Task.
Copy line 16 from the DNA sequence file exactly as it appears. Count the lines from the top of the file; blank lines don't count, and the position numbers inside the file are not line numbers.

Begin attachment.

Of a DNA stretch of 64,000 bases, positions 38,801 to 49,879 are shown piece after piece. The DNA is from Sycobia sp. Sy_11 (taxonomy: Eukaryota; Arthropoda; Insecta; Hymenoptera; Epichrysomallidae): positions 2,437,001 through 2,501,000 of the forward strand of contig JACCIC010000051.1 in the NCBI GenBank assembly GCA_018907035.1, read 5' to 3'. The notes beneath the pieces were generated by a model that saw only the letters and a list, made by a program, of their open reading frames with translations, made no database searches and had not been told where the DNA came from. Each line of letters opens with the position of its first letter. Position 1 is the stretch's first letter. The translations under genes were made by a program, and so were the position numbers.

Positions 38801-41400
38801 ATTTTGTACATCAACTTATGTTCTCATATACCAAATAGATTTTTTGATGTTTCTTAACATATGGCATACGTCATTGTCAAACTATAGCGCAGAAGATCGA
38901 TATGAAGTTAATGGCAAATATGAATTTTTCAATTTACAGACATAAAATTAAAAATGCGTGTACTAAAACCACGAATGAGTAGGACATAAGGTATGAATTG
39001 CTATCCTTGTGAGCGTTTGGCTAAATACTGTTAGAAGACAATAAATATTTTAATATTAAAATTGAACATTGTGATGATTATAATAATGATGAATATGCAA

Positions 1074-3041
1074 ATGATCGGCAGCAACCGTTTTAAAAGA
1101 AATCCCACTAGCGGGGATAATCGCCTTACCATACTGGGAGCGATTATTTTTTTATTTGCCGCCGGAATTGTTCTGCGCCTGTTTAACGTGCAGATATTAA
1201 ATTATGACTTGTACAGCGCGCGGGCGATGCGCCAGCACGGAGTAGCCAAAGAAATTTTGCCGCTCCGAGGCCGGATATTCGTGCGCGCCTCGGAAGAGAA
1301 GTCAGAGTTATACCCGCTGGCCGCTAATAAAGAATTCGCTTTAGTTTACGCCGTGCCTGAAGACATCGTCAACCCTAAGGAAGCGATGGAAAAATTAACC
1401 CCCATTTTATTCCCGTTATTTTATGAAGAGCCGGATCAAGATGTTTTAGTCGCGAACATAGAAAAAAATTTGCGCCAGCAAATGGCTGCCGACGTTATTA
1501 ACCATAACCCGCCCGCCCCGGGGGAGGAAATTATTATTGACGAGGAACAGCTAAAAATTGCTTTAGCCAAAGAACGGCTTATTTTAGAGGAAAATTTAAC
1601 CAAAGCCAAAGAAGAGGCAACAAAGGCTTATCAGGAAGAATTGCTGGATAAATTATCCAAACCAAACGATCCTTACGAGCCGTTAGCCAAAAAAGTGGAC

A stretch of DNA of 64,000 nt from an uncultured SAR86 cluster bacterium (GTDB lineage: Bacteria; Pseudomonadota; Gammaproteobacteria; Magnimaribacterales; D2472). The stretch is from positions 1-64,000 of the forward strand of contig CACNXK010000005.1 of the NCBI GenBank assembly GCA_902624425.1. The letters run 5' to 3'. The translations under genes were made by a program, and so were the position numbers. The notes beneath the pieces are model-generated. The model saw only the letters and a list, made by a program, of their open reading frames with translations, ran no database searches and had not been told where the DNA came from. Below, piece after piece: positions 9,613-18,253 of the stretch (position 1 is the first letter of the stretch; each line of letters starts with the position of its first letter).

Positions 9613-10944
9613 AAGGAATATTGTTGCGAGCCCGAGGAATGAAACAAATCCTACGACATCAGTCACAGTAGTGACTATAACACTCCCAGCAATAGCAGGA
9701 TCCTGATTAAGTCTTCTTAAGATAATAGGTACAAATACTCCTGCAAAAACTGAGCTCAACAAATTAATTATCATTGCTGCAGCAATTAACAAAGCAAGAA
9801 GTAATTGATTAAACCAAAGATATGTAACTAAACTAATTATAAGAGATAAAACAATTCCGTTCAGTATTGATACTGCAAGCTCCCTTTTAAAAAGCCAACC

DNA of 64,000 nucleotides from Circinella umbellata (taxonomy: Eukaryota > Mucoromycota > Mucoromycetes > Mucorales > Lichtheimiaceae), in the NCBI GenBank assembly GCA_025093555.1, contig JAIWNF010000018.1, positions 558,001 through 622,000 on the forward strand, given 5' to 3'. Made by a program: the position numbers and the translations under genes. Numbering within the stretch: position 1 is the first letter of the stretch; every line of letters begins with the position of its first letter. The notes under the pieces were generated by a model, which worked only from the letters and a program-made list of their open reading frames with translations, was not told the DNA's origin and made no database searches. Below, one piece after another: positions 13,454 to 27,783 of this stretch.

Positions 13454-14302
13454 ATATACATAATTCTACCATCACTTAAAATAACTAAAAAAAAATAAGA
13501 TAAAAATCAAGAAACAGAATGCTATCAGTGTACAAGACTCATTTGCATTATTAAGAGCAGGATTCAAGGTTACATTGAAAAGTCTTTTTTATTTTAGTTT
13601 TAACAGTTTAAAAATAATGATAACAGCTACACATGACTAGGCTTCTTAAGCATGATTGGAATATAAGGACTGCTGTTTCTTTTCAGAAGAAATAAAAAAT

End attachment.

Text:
9613 AAGGAATATTGTTGCGAGCCCGAGGAATGAAACAAATCCTACGACATCAGTCACAGTAGTGACTATAACACTCCCAGCAATAGCAGGA